Gamma (γ)-Tocopherol, the main form of vitamin E in the U.S. diet, unlike alpha (α)-tocopherol, the main form of vitamin E in supplements, is an effective inhibitor of three different inflammatory pathways cyclooxygenase (COX), LTB4, and TNFα at physiological concentrations, both in human cells in culture and in rats. Previous work on γT had shown it is an effective nucleophile, unlike αT, and can inactivate lipid-soluble electrophilic mutagens such as nitrogen oxides. Epidemiological evidence supporting the importance of dietary γT has been reviewed. γT also is effective in inhibiting prostate and lung tumor cells by interrupting sphingolipid synthesis.
Vitamin K is a cofactor for enzymatic modification (y-carboxylation of glutamate, an amino acid residue) required to complete the maturation of vitamin K-dependent proteins so that they can bind calcium. It is known as the “Koagulation” vitamin because the first identified uses of the vitamin were associated with blood coagulation. About half of the 16 known proteins that depend on vitamin K are necessary for blood coagulation, The other vitamin K-dependent proteins are involved in a variety of different functions involving the skeletal, arterial, and immune systems. Using mouse knockout phenotypes, Ames showed that the 16 vitamin K-dependent functions could be categorized according to their relative necessity for short-term survival. Knockouts of all but one of the coagulation factors are embryonic lethal, suggesting these functions are required for short-term survival – preventing uncontrollable bleeding from any minor incident.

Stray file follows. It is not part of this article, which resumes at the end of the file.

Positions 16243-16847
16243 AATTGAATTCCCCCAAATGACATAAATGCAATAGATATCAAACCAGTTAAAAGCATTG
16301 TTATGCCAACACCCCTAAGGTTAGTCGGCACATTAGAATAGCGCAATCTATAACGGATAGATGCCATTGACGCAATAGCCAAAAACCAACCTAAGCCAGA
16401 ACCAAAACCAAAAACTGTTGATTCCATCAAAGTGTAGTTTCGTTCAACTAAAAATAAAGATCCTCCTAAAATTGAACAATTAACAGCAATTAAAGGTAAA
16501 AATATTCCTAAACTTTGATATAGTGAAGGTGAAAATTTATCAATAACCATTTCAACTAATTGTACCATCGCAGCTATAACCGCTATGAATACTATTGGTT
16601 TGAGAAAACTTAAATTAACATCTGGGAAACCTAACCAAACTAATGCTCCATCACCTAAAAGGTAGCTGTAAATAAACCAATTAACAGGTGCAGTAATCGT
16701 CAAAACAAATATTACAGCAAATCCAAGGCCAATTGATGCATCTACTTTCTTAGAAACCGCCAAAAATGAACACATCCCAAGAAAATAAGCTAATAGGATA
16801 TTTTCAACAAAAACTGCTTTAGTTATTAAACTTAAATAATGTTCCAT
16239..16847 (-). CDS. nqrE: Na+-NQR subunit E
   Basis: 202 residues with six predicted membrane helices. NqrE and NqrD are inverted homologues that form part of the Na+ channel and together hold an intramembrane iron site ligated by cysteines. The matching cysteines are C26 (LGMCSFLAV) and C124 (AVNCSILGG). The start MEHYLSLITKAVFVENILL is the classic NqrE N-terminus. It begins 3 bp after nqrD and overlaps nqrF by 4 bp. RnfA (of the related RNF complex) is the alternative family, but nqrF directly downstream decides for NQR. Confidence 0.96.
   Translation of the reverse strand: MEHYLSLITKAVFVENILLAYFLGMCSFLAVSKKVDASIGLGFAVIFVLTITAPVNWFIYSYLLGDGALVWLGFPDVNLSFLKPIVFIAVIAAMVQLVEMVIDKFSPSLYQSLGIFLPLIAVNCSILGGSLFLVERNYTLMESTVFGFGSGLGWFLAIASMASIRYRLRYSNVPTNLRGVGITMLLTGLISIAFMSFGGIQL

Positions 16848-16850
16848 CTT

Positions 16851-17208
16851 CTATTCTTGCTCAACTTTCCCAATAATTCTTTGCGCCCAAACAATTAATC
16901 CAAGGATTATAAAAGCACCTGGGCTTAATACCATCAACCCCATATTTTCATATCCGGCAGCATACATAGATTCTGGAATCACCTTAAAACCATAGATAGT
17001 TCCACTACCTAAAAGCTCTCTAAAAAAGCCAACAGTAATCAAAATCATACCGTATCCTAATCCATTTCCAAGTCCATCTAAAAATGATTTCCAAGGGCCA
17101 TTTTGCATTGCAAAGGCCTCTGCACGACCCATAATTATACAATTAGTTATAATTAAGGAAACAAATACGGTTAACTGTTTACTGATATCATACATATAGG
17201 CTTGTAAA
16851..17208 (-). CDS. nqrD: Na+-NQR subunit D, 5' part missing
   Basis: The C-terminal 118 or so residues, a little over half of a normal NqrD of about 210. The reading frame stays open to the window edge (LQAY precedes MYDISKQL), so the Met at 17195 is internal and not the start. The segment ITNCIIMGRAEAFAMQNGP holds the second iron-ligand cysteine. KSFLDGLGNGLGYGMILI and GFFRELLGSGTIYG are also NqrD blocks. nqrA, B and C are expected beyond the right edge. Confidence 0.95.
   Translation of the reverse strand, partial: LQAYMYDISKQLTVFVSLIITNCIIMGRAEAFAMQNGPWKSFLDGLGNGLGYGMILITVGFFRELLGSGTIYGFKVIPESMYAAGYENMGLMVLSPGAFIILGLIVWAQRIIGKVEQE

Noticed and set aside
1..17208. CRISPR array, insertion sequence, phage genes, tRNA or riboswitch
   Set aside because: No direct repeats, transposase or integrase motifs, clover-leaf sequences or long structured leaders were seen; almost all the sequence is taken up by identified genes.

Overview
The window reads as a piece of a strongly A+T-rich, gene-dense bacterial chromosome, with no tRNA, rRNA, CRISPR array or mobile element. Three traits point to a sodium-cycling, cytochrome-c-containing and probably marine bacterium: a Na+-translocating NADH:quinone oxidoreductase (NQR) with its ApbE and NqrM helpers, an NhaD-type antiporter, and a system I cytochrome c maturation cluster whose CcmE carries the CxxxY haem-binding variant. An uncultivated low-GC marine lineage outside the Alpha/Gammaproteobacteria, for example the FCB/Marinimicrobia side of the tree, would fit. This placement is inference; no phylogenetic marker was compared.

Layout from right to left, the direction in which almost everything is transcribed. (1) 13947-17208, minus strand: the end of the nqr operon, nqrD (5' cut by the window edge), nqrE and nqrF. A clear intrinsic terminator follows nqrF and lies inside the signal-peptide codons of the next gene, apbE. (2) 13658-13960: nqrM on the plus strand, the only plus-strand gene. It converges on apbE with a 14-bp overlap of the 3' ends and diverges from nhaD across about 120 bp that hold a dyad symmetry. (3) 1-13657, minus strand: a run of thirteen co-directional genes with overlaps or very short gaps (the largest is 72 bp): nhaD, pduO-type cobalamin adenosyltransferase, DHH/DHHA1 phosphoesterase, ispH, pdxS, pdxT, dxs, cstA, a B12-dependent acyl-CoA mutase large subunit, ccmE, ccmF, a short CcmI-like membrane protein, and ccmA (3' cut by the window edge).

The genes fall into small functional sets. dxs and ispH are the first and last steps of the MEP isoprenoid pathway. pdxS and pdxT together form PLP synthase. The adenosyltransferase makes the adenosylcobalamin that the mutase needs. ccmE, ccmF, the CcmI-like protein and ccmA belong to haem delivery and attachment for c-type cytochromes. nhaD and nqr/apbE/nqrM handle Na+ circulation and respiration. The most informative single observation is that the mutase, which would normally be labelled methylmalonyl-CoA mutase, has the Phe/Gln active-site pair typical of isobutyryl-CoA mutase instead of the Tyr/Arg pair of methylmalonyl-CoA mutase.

The pharmacokinetics of vitamin K and different tissue distributions of the vitamin K-dependent proteins suggest that a mechanism had been developed during evolution to protect coagulation factors against vitamin K deficiency at the expense of other vitamin K-dependent proteins.
Vitamin K analysis also supports the third prediction of triage theory – that loss of (vitamin K-dependent) functions not necessary for short-term survival are linked to diseases of aging. Ames identified evidence linking both genetic impairment and dietary vitamin K deficiency to a variety of diseases of aging, including bone fragility, diabetes, arterial calcification (frequently associated with atherosclerosis), acute coronary syndrome, cancer (in mice) and osteoarthritis.